For three days in early June, 2017, 192 eager student volunteers worked each aspect of this sprawling event, interacting with the public in every role imaginable. Manning manufacturer tents; assisting with special attractions, including the Electric Vehicle Experience and the Pfaff Auto Track; selling tickets; acting as willing guides to consumers; and, running a live auction with a portion of the proceeds supplementing scholarships for students attending ABSC.

2017 Georgian College Auto Show
2017 Georgian College Auto Show

Suffice to say, an event of this scope does not happen overnight. Planning for this show begins almost as the last transport leaves the site returning autos to their respective local dealers. A post-mortem is prepared, discussed and annotated for future student committees. Once October comes around, plans and arrangements for the following June begin in earnest and five students from ABSC are brought in as members of the overall organizing committee. Each of these five full-time students assumes a role–as if they were working in a company involved in the planning and presentation of a comprehensive three-day event with multiple moving parts. For 2017, those members were Daniel Montesanti (Marketing and Media Relations), Alex Jursa (Customer Experience), Bogdan Tofan-Petre (Logistics and Site), Jason Westelaken (Sponsorship) and, Jonathan Smeenk (Student Experience).

Bear in mind, each of these five individuals is also carrying a full course load in addition to performing their individual assignments. While these students are compensated for all the work they do for this huge event: there is a clear understanding that their involvement cannot have any adverse effects on their gaining either their diploma or degree. They are expected to perform their duties individually–and also as a team.

While holding one of these five positions looks great on a resume, there are no safety nets–just like the real world. They willingly assume the responsibility and accountability which comes with the position.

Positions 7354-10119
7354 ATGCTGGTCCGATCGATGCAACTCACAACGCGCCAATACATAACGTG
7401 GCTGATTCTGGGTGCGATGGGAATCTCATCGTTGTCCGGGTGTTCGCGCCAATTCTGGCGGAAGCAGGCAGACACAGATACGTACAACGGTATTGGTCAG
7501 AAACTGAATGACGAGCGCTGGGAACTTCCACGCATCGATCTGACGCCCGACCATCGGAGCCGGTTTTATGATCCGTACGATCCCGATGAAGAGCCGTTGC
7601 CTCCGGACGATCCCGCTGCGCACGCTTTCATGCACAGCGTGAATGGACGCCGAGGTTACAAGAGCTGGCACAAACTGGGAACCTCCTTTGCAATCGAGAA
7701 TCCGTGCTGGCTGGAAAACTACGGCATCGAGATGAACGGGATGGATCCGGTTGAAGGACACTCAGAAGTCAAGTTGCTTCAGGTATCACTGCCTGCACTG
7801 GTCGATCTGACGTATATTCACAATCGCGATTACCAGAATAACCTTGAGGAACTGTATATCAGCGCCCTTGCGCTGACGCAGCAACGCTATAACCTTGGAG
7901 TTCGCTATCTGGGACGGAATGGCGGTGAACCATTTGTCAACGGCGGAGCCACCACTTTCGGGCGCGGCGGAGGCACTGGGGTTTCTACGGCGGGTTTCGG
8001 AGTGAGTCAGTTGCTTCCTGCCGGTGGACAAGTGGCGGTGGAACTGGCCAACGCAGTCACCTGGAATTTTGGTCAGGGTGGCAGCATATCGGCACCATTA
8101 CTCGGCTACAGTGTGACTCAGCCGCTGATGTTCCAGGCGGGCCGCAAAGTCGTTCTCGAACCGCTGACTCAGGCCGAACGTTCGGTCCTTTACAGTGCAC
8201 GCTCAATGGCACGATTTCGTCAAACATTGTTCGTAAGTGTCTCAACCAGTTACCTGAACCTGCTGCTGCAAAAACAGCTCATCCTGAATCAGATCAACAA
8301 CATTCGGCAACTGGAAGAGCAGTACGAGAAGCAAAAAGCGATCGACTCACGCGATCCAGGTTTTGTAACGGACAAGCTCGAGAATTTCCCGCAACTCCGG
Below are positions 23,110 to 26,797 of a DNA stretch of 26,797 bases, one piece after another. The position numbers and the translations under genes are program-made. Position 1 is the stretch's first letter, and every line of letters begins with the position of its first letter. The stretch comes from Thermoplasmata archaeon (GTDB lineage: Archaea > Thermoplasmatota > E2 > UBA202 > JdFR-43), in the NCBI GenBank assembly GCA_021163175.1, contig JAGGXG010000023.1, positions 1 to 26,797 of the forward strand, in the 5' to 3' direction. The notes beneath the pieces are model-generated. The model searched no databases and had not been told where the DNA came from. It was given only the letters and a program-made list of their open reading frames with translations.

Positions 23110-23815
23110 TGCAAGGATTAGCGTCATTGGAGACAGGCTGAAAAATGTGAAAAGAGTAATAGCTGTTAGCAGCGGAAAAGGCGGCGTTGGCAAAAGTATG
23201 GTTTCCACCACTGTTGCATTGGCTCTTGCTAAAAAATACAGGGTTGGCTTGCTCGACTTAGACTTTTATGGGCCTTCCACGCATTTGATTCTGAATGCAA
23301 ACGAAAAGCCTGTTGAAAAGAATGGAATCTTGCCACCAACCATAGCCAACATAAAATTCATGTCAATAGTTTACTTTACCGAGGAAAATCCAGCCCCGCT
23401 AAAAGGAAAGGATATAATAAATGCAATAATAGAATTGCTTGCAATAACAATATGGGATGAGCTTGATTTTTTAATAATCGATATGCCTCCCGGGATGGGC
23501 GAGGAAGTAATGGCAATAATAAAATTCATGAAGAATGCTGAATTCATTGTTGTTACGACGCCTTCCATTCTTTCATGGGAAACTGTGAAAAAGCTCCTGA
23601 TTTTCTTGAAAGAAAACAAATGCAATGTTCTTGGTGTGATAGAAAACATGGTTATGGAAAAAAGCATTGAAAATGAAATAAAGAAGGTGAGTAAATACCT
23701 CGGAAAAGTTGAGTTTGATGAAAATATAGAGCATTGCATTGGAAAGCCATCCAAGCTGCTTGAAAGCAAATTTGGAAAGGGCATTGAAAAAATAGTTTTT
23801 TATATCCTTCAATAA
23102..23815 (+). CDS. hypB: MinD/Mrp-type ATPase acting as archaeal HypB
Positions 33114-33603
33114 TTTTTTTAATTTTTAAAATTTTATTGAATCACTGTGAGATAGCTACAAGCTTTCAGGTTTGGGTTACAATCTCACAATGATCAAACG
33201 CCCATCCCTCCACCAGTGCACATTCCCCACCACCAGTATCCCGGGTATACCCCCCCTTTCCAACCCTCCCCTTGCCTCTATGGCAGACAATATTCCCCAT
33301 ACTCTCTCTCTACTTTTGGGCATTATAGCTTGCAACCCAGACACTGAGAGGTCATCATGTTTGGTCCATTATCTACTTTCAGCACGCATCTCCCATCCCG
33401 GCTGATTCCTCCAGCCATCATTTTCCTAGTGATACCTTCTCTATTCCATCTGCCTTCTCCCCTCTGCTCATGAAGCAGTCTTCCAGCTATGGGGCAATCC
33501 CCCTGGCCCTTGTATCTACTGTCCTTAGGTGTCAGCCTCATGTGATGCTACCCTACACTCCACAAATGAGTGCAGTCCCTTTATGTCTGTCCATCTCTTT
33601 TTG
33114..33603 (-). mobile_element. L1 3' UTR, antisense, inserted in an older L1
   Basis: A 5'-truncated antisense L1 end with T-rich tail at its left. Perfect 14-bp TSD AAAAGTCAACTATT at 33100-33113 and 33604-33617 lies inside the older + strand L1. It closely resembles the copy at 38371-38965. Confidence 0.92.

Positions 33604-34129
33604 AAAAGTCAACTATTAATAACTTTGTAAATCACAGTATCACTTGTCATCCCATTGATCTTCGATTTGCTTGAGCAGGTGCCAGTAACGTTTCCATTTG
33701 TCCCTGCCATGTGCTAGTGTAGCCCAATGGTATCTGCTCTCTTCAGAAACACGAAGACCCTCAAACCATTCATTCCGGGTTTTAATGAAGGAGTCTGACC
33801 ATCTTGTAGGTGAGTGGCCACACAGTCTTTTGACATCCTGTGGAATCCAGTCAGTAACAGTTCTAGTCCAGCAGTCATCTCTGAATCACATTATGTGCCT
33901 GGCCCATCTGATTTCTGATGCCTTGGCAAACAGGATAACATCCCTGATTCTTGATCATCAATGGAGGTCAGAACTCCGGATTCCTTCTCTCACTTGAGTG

In a general discussion with this young group of future auto executives, it was apparent they all made a point of working together. As Daniel Montesanti stated “It’s about working together, as a team. This committee checked their egos at the door. From the very early days, it was obvious this was going to succeed as a collaborative effort.”

For 2017 the theme determined by the students for the show was “Experience Innovation”–reflecting the ever-changing, evolving automotive industry juxtaposed against the forward-thinking ABSC.

Some of the shows highlights included the popular Pfaff Auto Track. Willing participants buy a ticket to ride shotgun in a powerful sports performance car, while an experienced driver launches one of two alternating Porsches through and around a pylon-marked course.

Another popular and timely exhibit was the Electric Vehicle Experience. In an area separate from the actual show, Georgian has a couple of vehicle charging stations. Here was a cross section battery electric vehicles (BEV), plug in hybrids (PHEVs) and extended range EVs with back up gasoline-fueled internal combustion engines. Consumers had an opportunity to take a spin behind the wheel with a brand ambassador who could explain the basics on how the vehicle they had elected to drive, performed.

The ABSC automotive business programs and the annual auto show are unique. Faculty members strive to provide all students with the benefit of their industry experience and many invaluable future contacts. There is passion and enthusiasm, and not just for cars, spreadsheets, and cam shafts: people share, and people give—students and instructors alike. ABSC provides significant opportunities to its students, and it can boast an over 90% graduate employment rate. Such success is directly attributable to two things: the quality and relevance of the education; and, the fact that graduates will have already achieved one full year of automotive-related work experience through three paid co-op work terms.

Chances are these days when you talk with a manufacturer’s representative or an individual in an automotive-related retail service establishment, they worked the auto show at Georgian College while attending the Automotive Business School of Canada.

Related links:
Automotive Business School of Canada

Translate »